The BIH hosts panel discussions at the World Health Summit.
Although all the world has been focusing on vaccinations, infection rates and ICU occupancy levels, BIH scientists believe the real big wave is still coming: Long COVID. The patients who successfully survived COVID-19 but are still suffering from long-term effects will in all likelihood continue to present a challenge to the healthcare system for a long time to come. And it is not only COVID-19 that has laid bare the unequal global distribution of modern medicine: Genomics has significantly improved patient care in wealthy nations, especially when it comes to treating rare diseases or cancer.
Yet in many lower-income countries such advances are still a long way off. At this year’s World Health Summit, scientists from the Berlin Institute of Health at Charité (BIH) are hosting two panel discussions featuring leading international experts. Both panels will take place on Monday, October 25, and will address respectively what the impending wave of Long COVID will mean for public health and how to use genomic research discoveries to improve the health of all people.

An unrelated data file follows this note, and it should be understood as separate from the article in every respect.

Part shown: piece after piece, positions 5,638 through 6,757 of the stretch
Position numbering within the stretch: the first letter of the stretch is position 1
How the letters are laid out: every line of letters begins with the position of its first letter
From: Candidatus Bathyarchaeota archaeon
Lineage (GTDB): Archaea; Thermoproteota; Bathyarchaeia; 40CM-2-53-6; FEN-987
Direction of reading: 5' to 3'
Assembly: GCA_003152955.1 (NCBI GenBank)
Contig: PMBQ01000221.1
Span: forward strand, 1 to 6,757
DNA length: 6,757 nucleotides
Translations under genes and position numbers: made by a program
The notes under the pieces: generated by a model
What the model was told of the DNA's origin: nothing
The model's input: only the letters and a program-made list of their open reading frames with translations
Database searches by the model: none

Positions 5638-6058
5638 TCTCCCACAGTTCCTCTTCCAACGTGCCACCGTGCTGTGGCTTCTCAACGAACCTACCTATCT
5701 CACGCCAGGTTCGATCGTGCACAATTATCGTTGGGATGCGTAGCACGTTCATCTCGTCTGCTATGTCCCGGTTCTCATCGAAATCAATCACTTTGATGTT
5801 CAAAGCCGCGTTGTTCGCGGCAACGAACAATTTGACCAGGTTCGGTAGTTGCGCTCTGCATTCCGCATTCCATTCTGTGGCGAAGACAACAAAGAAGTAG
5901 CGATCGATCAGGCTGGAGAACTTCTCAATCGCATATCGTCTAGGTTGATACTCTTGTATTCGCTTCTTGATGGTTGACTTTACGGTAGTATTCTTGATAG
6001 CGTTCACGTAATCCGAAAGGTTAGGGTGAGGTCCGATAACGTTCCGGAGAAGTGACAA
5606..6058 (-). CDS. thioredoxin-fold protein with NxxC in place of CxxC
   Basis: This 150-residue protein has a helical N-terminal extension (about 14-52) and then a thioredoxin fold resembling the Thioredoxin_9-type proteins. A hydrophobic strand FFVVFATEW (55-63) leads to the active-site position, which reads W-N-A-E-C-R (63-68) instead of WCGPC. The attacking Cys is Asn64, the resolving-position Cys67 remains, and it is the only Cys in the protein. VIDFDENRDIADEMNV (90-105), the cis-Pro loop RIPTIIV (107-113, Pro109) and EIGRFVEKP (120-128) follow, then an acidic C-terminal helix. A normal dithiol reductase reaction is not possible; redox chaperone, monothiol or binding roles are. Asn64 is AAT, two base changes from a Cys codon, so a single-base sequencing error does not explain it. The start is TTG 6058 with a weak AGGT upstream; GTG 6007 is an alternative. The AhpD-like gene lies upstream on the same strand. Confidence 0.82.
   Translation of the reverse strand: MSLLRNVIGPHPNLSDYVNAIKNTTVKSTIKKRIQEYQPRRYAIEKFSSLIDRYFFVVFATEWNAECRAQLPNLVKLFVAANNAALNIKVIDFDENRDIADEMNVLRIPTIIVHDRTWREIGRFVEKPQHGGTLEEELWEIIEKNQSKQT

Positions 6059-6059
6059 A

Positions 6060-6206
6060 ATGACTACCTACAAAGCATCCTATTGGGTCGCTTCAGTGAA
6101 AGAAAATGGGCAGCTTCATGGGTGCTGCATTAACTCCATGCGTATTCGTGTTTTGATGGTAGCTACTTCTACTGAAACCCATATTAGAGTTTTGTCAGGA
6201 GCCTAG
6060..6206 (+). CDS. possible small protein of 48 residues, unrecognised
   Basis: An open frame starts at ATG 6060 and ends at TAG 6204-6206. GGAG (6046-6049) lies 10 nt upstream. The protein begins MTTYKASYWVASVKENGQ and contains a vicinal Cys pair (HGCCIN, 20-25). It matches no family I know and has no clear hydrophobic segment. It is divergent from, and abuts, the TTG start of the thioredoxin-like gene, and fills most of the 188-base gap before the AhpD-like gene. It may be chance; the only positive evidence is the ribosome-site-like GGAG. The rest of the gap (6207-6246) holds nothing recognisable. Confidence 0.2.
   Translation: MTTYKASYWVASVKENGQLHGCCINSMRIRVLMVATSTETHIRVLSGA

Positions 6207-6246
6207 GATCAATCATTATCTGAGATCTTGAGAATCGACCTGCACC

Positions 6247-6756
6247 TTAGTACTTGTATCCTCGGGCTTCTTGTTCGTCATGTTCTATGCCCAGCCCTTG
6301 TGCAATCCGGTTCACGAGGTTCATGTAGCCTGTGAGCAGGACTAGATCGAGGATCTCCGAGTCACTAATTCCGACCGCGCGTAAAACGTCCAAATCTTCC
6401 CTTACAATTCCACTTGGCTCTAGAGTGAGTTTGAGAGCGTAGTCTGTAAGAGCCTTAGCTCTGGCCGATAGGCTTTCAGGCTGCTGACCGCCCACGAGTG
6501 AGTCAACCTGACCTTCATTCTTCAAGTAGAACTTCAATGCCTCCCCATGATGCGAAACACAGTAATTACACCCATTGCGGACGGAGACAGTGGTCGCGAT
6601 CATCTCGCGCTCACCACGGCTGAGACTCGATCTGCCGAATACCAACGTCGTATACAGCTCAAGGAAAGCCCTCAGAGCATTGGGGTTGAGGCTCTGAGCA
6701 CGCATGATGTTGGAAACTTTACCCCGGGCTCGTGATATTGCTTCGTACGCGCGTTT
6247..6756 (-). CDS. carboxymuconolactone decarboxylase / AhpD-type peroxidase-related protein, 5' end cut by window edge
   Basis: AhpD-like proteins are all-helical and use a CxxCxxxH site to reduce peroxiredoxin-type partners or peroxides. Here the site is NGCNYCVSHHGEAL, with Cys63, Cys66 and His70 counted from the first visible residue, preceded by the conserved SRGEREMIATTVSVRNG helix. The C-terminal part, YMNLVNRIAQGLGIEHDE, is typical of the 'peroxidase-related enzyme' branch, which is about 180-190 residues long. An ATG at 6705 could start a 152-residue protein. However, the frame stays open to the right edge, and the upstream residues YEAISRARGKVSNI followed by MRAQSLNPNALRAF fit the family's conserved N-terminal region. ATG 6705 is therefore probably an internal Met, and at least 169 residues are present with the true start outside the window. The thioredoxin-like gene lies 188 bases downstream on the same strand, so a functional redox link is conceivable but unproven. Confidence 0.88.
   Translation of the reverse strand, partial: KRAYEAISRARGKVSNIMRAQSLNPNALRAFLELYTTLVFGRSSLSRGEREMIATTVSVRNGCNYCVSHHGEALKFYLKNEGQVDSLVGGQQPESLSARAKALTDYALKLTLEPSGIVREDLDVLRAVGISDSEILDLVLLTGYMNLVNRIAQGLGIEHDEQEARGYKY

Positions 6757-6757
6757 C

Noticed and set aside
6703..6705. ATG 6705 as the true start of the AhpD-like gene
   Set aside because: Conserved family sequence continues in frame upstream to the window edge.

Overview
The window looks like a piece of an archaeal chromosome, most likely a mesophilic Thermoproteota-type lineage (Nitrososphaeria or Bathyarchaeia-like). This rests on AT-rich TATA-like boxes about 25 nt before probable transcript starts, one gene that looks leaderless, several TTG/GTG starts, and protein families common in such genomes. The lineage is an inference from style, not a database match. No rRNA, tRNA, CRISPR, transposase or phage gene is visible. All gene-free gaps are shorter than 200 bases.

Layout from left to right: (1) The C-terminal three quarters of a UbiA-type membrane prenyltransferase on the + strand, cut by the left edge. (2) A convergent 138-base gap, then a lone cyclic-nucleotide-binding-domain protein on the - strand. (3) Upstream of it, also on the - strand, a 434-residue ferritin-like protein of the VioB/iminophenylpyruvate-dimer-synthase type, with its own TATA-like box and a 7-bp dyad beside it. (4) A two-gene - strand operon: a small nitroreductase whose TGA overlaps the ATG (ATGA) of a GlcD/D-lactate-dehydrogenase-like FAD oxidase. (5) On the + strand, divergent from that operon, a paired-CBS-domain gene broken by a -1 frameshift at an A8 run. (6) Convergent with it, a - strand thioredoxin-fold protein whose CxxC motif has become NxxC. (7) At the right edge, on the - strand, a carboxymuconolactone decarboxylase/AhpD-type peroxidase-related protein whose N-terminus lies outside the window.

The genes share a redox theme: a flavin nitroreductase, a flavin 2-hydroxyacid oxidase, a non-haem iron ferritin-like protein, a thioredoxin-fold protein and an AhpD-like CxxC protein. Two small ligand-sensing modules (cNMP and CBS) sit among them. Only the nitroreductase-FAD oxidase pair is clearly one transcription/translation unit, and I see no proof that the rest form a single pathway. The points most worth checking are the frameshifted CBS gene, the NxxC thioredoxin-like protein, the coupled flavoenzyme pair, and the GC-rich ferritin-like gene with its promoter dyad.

“The biggest wave is still to come,” Prof. Georg Duda, BIH Chair for Engineering Regenerative Therapies, is convinced. Many of those who have recovered continue to suffer the effects of COVID-19 for weeks and months. These include breathing difficulties, concentration problems, headaches, fatigue, cardiovascular and digestive problems, and even hair loss and skin rashes. The effects are varied and are different from patient to patient. “So we need to think about how we can tackle these multilayered problems with innovative approaches,” explains Duda.
Duda has put together an international and interdisciplinary lineup of speakers for the panel discussion: Prof. Carmen Scheibenbogen of the Institute of Medical Immunology at Charité – Universitätsmedizin Berlin is studying the different aspects of Long COVID, while Prof. Ross Zafonte of Harvard Medical School in Boston is looking at how to comprehensively diagnose Long COVID patients. Prof. Yehuda Shoenfeld of Tel Aviv University in Israel is targeting the autoantibodies in the blood of Long COVID patients as a way to help sufferers. Prof. Nina Babel of the BIH Center for Regenerative Therapies (BCRT) is pursuing the same goal by investigating the cellular immune response of Long COVID patients as a therapeutic avenue.
The panel discussion “Long COVID: The Aftershock of the Pandemic” is being held on Monday, October 25, 2021, from 11:00 a.m. to 12:30 p.m. You can view the panel free of charge via the following link:
Digital Session: https://worldhealthsummit.zoom.us/j/85400777756
Meeting ID: 854 0077 7756